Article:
Presentation on theme: "Extending Drive-Thru Data Access by Vehicle-to-Vehicle Relay Jing Zhao Todd Arnold Yang Zhang Guohong Cao Pennsylvania State University September 15 th,"— Presentation transcript:
Extending Drive-Thru Data Access by Vehicle-to-Vehicle Relay Jing Zhao Todd Arnold Yang Zhang Guohong Cao Pennsylvania State University September 15 th, 2008
2 May 15, 2008 Introduction Focus Drive-thru access [Ott and Kutscher, infocom04] Drivers/passengers in vehicles to roadside access point (AP) when they are passing by the APs (drive-thru). Drive-thru access obtains the best throughput for uploading/downloading data. Key issue Short connection time. Large portion of the connection time in the poor link quality area. Our solution Use two wireless interfaces Find relay vehicles to extend the connection range.
3 May 15, 2008 Feasibility of Relay Experiment Move the laptop along the street and test the performance of both one-hop and two-hop relay connection with the AP. 802.11b based devices Metrics (at different locations) Test packet delivery ratio by checking beacon message delivery. Test UDP throughput.
4 May 15, 2008 Observations Delivery ratio Short distance from AP (e.g. within 57m) Packet loss low Fairly long distance from AP (e.g. outside 57m) Vehicle can establish connectivity with AP Packet loss is very high Throughput One hop High and stable throughput within 57m Link outside 57m is not useful for data transmission Relay Able to obtain high and stable throughput when one hop link failed for data transmission Useful discoveries Existence of a critical range Relay is effective when vehicles are outside the critical range Beacon delivery ratio UDP throughput
5 May 15, 2008 Vehicle to Vehicle Relay (V2VR) Forward Relay Find a vehicle in front of itself to access AP before entering the AP coverage or at the fringe of the AP coverage area. Backward Relay Find a vehicle behind to relay traffic when leaving the AP coverage area and the connection with the AP becomes poor. Select the relay before entering AP coverage Issues How to find a relay among highly mobile vehicles? How to enable the relay process on the fly?
6 May 15, 2008 Finding a Proper Relay Considerations Link quality, location, relative movement Explore platoon pattern and car following model Markov Chain model State (p,q) p is the lane number of the client vehicle, q is the lane number of the relay vehicle a i,j - Lane changing rate of the client. lane changing rate from Lane i to Lane j b i,j - Lane changing rate of the relay. A 3-lane Markov Chain example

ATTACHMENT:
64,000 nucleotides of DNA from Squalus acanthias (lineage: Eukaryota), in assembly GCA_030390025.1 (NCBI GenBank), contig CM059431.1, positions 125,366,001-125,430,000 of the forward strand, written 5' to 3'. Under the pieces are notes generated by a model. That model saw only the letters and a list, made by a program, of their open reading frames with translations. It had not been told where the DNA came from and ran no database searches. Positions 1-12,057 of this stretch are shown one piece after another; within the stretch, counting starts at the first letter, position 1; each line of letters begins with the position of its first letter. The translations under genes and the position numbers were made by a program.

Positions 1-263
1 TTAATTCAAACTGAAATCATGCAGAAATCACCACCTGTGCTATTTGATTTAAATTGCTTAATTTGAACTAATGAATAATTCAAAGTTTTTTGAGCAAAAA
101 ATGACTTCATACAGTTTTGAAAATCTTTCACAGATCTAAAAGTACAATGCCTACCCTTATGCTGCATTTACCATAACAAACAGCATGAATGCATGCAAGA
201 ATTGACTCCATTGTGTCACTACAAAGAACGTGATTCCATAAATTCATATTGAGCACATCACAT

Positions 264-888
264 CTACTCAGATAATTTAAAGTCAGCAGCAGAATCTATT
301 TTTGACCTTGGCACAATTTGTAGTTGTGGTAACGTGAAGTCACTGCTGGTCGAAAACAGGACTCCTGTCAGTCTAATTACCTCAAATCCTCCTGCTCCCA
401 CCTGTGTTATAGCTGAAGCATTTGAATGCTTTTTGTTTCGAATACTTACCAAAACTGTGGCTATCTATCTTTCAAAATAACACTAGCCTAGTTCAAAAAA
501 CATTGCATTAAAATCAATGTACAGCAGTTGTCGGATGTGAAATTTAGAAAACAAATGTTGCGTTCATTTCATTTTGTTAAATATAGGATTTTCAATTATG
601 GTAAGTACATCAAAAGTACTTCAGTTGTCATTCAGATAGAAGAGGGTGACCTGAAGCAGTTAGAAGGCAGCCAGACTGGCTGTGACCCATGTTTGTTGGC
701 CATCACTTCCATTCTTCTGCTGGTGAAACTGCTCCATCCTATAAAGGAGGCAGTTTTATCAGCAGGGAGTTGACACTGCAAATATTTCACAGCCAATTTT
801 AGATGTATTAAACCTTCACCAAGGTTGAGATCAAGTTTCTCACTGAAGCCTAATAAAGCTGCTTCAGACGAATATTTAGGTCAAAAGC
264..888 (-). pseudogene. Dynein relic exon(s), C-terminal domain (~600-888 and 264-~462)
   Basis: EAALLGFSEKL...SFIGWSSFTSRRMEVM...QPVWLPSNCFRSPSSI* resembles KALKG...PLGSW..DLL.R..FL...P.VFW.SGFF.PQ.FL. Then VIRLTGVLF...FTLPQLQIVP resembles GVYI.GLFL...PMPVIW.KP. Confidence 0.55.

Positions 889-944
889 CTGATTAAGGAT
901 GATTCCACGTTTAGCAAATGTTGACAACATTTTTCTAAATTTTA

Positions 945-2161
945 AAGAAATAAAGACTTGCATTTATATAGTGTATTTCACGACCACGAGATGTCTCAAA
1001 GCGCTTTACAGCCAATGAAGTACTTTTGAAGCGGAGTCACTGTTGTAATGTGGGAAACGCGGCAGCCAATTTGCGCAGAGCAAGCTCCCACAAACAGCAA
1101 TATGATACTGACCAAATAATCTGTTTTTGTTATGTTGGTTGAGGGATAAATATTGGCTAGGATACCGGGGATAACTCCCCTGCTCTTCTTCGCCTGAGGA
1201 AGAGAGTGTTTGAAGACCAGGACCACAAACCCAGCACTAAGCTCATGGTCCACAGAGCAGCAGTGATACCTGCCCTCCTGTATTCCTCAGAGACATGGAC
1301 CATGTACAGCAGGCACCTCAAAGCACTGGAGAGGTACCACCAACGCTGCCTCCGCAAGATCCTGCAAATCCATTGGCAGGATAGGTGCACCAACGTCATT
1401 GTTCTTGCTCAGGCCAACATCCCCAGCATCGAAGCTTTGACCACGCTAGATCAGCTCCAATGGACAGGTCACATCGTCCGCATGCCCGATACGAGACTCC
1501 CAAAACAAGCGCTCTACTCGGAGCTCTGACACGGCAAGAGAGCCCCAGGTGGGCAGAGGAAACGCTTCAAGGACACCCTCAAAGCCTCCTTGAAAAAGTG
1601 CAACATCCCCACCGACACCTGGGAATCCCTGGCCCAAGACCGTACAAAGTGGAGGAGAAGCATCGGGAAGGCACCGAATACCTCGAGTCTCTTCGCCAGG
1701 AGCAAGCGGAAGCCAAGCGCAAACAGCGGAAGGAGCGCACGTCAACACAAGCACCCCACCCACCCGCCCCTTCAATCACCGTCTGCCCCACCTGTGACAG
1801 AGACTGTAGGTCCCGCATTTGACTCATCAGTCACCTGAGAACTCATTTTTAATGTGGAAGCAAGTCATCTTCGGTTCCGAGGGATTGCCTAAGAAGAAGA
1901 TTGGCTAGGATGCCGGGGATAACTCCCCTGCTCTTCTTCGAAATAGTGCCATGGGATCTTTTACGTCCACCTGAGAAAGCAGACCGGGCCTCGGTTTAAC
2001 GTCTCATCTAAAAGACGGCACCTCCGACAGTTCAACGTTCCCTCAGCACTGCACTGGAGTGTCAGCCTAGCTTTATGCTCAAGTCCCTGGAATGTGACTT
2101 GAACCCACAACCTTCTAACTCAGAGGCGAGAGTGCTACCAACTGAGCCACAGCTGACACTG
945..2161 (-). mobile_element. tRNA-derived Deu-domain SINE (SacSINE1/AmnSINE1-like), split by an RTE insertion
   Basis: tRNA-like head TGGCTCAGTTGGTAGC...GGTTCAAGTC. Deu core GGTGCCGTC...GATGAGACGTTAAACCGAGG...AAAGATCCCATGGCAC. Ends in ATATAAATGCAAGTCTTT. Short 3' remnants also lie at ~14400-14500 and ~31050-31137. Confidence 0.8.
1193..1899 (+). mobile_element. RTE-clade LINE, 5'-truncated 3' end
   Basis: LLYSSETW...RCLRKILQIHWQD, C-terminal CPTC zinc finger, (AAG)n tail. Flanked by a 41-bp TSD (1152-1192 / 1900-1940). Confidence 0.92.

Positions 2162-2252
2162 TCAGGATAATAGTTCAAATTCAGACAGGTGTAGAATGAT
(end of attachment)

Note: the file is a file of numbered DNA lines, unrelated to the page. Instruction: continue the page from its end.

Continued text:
7 May 15, 2008 Finding a Proper Relay (cont.) P (i,j) -> (p,q) - State transition probability, e.g. from State (i,j) to State (p,q) P(i,j ) - The proportion of time spent in any state (i, j). Can be calculated by solving the Markov Chain model. d - Relative displacement between the client and the proxy after a period of time t. v i denote the speed of vehicles in Lane I The metric for determine the reliability of a relay vehicle In combined with SNR and position of the relay vehicle to make the final decision where
8 May 15, 2008 Relay Implementation Backwards compatible solution with existing infrastructure No change required at the AP side. Client side follows basic 802.11 protocols. Steps for accessing a AP through a relay vehicle
9 May 15, 2008 Implementation Setup AP Linksys WRT54GL router / access point OS: DD-WRTv23 SP3 Nodes: Compaq laptops Redhat Linux, kernel v2.4.5 Two NICs on each node PCAP Library Monitor: Powerbook G4 using ethereal 0.10.12- 1011
10 May 15, 2008 Implementation: Key components Masquerading at relay node Ability to forward packets from the VANET interface to the infrastructure interface. Use IP table to manipulate packet headers. Use IP table provides the rules for forwarding packets and can be enabled or disabled on the fly. Configure default route at client Relay vehicles IP address for install default route. Relay vehicles MAC address to eliminate the need for ARP requests. DNS address if internet access is desired. Sending control messages Use MAC broadcasts Capturing control packets PCAP library
11 May 15, 2008 Results The lead vehicle spends less than 100 milliseconds (between two hello packets 15 and 16) to configure itself and get ready to forward traffic. The client vehicle spends less than 0.4 seconds to finish the configuration and start to use the relay 802.11 association for relay vehicle Forwarding enabled on the relay Client starts data session
12 May 15, 2008 Connection Duration (Complementary CDF) No Relay: Average connection time: 6.06 seconds Clustered around 6-7 seconds. Implies that even if vehicles can receive the beacon fairly far away from AP, they can hardly make use of the direct link with the AP. Relay Average connection time: 9.68 seconds, 60% longer More evenly distributed, since vehicles rely on the opportunistic connection with the proxy vehicles.
13 May 15, 2008 Amount of Data Delivered The relay scheme can delivery significant more data when the network traffic are light. Transmitted 90% more data when 10% vehicles are sending TCP traffic When more vehicles are sending data, less amount of data can be delivered by each vehicle in both schemes
14 May 15, 2008 Data Transmission Throughput Relay can extend the connection to the AP regardless of the density. More effective when the density is low. 10% client sending TCP traffic50% client sending TCP traffic